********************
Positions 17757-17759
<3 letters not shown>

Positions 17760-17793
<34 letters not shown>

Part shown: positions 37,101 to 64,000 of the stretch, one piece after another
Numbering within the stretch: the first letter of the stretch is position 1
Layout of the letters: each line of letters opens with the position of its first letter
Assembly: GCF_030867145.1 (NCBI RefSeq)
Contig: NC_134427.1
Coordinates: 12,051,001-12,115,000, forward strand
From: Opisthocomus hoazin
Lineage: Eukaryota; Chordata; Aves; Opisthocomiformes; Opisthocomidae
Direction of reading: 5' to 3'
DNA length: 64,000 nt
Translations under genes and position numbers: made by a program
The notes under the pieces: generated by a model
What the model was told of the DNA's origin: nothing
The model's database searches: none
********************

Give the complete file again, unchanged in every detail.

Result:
Positions 17757-17759
<3 letters not shown>

Positions 17760-17793
<34 letters not shown>

Part shown: positions 37,101 to 64,000 of the stretch, one piece after another
Numbering within the stretch: the first letter of the stretch is position 1
Layout of the letters: each line of letters opens with the position of its first letter
Assembly: GCF_030867145.1 (NCBI RefSeq)
Contig: NC_134427.1
Coordinates: 12,051,001-12,115,000, forward strand
From: Opisthocomus hoazin
Lineage: Eukaryota; Chordata; Aves; Opisthocomiformes; Opisthocomidae
Direction of reading: 5' to 3'
DNA length: 64,000 nt
Translations under genes and position numbers: made by a program
The notes under the pieces: generated by a model
What the model was told of the DNA's origin: nothing
The model's database searches: none